A divided Ohio Supreme Court held that Ohio’s minimum wage law exempts employees engaged in an executive, administrative or professional capacity, or as outside salespersons, summer camp employees, fishing employees, small publication employees and family farm employees. In Haight v. Minchak, No. 2016-Ohio-1053, two sales representatives challenged the constitutionality of Ohio’s minimum wage statute (R.C. 4111.14)—arguing that the definition of employee in R.C. 4111.14(B)(1) conflicts with the definition in the Ohio Constitution. The Court held that the definitions did not conflict.

John Haight and Christopher Pence were sales representatives for Cheap Escape Company. They were paid by commissions plus a draw. The Company stopped paying or reduced the draw when its sales representatives underperformed. The compensation the underperforming sales representatives received fell below Ohio’s minimum wage. Haight and Pence filed a class action lawsuit alleging that R.C. 4111.14 was unconstitutional and seeking unpaid wages.
Continue Reading Minimum wage exemptions upheld in Ohio Supreme Court case

As we have previously discussed, the Bureau of Workers’ Compensation (BWC) has traditionally taken an aggressive position in finding that a business purchasing all or part of another business is responsible for the predecessor entity’s workers’ compensation risk, frequently resulting in an increase in premiums and penalties for the purchasing entity.
Continue Reading Ohio Supreme Court Again Reins In BWC On Successor Liability

 The Ohio Department of Commerce recently released new prevailing wage guidelines.  These guidelines, which became effective on October 15, 2008 and are available at http://com.ohio.gov/laws/,  focus on construction projects supported by both public and private funds.  Essentially, whenever a public entity contributes funding or other direct support (such as public land) to a project, even

With each passing day, it appears more likely that Ohioans will be going to the polls on November 4, 2008 to vote on whether employers that employ at least 25 workers in Ohio will be required by law to provide workers with up to seven days of paid sick leave annually. Passage of this measure would be both costly and disruptive to Ohio businesses. As a result, Ohio’s business community must become more vocal in educating the voting public, particularly their employees, on the detriments of the so-called Ohio Healthy Families Act and, at the same time, begin taking steps to prepare for its potential enactment.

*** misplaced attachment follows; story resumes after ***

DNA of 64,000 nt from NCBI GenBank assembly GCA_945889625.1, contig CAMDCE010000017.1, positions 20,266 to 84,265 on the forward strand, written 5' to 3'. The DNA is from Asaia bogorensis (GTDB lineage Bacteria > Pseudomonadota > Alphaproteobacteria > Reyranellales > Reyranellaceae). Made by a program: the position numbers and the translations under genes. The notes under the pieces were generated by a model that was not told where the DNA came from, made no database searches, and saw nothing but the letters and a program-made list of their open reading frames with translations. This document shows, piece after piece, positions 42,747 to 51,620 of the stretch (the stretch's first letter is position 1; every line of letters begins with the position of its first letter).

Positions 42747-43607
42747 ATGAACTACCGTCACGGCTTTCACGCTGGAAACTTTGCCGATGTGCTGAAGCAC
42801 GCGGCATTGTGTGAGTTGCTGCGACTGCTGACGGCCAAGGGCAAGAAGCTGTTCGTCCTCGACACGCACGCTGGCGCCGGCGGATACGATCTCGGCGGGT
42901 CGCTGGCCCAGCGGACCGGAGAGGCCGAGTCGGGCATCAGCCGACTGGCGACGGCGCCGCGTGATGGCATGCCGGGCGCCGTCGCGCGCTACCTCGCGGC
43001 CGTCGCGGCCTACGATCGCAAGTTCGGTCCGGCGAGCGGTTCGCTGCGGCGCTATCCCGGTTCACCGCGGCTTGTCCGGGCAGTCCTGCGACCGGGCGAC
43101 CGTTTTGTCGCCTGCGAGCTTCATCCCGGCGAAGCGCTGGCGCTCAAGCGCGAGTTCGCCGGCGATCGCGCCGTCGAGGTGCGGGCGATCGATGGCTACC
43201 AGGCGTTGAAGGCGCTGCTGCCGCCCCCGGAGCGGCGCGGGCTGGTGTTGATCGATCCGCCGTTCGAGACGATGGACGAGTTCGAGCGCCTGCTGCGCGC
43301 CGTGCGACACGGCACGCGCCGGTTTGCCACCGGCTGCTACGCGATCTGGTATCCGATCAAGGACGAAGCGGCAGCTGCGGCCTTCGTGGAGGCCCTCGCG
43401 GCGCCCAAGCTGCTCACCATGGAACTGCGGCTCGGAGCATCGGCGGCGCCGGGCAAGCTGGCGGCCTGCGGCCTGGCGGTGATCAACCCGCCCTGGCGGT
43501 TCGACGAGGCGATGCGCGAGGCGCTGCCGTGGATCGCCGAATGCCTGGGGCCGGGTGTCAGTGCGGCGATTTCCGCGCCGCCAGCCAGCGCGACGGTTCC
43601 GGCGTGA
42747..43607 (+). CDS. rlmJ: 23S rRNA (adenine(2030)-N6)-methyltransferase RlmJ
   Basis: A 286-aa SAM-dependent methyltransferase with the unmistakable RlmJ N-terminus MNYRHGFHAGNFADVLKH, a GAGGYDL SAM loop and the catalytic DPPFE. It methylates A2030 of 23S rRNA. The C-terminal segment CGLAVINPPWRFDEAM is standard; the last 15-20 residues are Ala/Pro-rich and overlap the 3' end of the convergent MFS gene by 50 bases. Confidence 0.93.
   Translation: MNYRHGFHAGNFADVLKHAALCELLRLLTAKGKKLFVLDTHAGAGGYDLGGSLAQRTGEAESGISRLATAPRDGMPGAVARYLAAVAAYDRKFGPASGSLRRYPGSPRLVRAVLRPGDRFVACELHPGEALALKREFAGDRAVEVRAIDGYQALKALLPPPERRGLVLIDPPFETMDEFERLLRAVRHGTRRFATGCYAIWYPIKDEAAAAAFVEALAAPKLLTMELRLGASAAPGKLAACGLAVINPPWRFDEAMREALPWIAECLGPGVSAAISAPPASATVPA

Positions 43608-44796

Continue Reading Potential For Paid Sick Leave Mandate Warrants Pro-Active Strategy

The Columbus Dispatch reported this afternoon that the Strickland administration is sending letters to about 500 business leaders in a final attempt to reach a compromise that would keep the Ohio Healthy Families Act off the Nov. 4 ballot.

In the letter, Gov. Ted Strickland and Lt. Gov. Lee Fisher urge the business community

On June 27, 2008, the Ohio Bureau of Workers’ Compensation (BWC) Board of Directors unanimously approved the first phase of a long-term plan that will transition to a new split experience rating method for calculating premium rates that is designed to cushion the premium blow that state-funded employers frequently receive as the result of a

On March 18, 2008, the Court of Appeals for the Seventh Appellate District struck down the portion of Ohio’s Tort Reform Act that created a heightened standard for employees bringing intentional tort claims against their employers. Specifically, Kaminski v. Metal & Wire Prods. Co., Case No. 07-CO-15 (7th Dist. March 18, 2008), was the first appellate decision addressing the constitutionality of this heightened standard, and it found the standard improper.

Normally, an employee who suffers a workplace injury cannot file a lawsuit but must, instead, seek compensation under Ohio’s workers’ compensation system. Proof that the employer’s conduct was intentional, however, allows the employee to go around the workers’ compensation system and file a lawsuit for damages. 

Continue Reading Intentional Tort Amendment Found Unconstitutional

Washington, D.C. City Council recently passed the Accrued Sick and Safe Leave Act, which requires all city businesses to provide paid sick leave for their employees. The Act does not become effective until the Mayor approves it and until a 30-day Congressional review period passes without Congress acting on the bill. If the Act becomes law, D.C.